I impatiently tapped the end of my pencil against my notebook, staring up at the clock and willing it to go faster. Yet, with each passing second, I swore that the damned thing was getting slower. I sucked in a deep breath and tore my gaze away from that taunting circle; I had waited weeks so far, I could wait a few more minutes.
My attention was returned to my notebook where I continued sketching in the margins instead of listening to the teacher drone on and on. I wasn't what you would call 'artistically gifted', and chicken scratch looked good compared to what I could sketch. But I had often been told I had a big imagination and I had put it to work to keep myself occupied until the blessed bell of release.
The hardest part (in my experience anyway) about being a burgeoning cape, aside from keeping it a secret, was coming up with a good name and costume. Especially when you had a power as weird and esoteric as mine. Everything I had come up with so far was creepily intimate in the name department and in the costume department I was just as lost.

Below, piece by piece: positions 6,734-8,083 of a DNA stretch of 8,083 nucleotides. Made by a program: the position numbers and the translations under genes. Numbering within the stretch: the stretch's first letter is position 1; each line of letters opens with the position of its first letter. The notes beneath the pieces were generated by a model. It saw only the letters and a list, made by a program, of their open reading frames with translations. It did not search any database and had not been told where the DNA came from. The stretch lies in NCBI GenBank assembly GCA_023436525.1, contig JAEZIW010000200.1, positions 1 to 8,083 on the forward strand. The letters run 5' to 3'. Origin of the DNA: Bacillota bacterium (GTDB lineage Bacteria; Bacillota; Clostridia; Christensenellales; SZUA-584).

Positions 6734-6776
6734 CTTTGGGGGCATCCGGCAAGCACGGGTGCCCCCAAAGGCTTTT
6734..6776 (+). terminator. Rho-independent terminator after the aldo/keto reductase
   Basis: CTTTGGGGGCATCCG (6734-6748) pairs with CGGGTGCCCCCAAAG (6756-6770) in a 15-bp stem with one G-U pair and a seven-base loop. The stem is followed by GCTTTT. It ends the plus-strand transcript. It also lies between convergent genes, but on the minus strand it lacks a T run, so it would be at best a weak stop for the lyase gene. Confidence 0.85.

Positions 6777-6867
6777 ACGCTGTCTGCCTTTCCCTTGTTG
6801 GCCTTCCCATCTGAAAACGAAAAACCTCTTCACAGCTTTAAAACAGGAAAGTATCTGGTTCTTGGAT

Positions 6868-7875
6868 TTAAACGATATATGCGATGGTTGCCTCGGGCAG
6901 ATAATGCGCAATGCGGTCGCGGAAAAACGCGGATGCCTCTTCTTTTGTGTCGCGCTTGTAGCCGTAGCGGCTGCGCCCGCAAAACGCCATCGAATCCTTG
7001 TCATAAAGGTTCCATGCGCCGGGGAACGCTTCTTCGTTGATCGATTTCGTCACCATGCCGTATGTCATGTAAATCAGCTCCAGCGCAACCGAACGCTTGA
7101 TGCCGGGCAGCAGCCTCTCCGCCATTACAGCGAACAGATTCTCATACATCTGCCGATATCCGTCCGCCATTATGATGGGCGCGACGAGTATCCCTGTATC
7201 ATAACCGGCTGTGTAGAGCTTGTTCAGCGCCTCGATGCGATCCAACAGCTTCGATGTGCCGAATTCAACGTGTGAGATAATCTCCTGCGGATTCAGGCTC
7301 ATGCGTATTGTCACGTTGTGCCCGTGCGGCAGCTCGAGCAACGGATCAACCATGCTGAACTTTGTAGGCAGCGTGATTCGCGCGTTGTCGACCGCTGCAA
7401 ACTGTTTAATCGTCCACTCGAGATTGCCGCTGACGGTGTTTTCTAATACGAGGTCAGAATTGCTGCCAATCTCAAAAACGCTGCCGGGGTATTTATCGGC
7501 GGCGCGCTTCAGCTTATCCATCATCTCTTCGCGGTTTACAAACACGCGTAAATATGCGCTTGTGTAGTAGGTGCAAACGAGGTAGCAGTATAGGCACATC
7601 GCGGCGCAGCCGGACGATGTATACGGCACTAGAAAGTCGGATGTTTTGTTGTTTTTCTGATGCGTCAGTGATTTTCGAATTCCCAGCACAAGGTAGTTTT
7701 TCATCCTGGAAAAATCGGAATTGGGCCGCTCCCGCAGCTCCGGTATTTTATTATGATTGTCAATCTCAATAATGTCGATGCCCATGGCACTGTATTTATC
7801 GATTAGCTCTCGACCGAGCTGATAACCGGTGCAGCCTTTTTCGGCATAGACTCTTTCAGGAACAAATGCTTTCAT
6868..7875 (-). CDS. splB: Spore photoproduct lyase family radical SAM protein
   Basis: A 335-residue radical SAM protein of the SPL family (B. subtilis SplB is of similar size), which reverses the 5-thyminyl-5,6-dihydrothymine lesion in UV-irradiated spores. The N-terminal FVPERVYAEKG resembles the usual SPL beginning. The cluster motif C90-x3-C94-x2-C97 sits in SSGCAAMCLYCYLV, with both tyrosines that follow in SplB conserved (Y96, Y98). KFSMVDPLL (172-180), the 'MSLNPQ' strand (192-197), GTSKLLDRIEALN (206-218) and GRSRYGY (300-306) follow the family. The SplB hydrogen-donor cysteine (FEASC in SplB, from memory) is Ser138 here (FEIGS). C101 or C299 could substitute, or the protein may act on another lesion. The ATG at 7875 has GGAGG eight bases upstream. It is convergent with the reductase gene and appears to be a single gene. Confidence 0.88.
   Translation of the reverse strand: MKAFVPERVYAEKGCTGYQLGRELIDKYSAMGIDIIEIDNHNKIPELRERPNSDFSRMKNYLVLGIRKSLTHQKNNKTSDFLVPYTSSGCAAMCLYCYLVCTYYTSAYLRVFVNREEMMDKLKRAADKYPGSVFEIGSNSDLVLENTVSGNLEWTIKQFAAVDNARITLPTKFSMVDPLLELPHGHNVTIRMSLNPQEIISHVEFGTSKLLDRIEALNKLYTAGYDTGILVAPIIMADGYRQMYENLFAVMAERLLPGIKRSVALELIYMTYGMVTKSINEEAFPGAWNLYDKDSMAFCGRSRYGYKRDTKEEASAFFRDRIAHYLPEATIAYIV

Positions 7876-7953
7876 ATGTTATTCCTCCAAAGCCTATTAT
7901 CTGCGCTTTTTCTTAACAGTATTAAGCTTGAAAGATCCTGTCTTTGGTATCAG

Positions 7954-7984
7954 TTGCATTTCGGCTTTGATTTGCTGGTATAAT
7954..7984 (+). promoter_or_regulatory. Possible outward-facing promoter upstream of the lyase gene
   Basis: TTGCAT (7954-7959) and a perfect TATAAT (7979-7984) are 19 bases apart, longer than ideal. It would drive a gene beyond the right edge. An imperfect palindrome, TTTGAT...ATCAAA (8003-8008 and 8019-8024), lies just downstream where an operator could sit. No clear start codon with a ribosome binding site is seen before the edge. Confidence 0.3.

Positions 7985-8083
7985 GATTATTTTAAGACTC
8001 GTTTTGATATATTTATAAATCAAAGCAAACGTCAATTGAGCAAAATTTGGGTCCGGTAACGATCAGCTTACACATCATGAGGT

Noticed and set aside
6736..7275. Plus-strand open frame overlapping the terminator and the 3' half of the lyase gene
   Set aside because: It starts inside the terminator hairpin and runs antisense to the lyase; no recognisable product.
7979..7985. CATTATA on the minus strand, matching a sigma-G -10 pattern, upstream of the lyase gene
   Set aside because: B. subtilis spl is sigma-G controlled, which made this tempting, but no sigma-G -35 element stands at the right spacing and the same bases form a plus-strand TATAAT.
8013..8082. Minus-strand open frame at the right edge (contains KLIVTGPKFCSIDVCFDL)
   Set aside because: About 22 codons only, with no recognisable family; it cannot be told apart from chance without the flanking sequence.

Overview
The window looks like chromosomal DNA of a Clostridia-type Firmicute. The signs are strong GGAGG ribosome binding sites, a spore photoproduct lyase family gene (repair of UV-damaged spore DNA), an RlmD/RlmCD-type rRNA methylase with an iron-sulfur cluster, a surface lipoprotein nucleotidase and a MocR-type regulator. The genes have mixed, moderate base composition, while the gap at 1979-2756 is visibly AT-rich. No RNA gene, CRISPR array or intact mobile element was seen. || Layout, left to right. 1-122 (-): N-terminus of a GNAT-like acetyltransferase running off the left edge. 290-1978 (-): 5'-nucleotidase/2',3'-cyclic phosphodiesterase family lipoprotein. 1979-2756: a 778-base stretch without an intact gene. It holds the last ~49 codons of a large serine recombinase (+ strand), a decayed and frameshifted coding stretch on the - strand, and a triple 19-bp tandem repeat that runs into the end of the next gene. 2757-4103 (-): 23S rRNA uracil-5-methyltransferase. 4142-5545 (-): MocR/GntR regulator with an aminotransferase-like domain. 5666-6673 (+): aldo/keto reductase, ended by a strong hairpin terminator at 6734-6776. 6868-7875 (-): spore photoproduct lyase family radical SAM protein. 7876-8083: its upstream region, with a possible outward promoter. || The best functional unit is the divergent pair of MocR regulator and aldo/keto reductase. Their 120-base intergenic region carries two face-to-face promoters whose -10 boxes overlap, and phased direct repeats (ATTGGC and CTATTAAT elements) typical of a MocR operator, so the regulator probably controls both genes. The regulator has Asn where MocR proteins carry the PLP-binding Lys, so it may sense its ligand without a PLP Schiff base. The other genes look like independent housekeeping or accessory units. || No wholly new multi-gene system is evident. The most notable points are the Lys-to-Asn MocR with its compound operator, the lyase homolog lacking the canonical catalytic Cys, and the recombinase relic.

That was why I was so excited to get out of class. My work had finally come to fruition and even if I didn't have a name or costume, I would finally have something that stood as proof that I was a cape. A superhero with powers of their own, to do what I could to help my hometown, maybe even the world.
I shook my head.
Delusions of grandeur were nice and all, but reality stated that I was still stuck in late period math class until the bell rang. There was one positive at least that I could hold onto. Math class was one of my few classes where I didn't have to worry about Sophia or her cronies coming after me. Small victories I suppose, but a victory nonetheless.
As my mine turned from impatient to giddy to sour, the clock finally struck midnight and the bell let out a beautiful chime. I nearly jumped out of my seat as the entire class began to disperse.
"Remember, there's a quiz sometime next week, so study." Mr. Quinlan said. "Not all of you can breeze through Math like Taylor, it requires actual effort."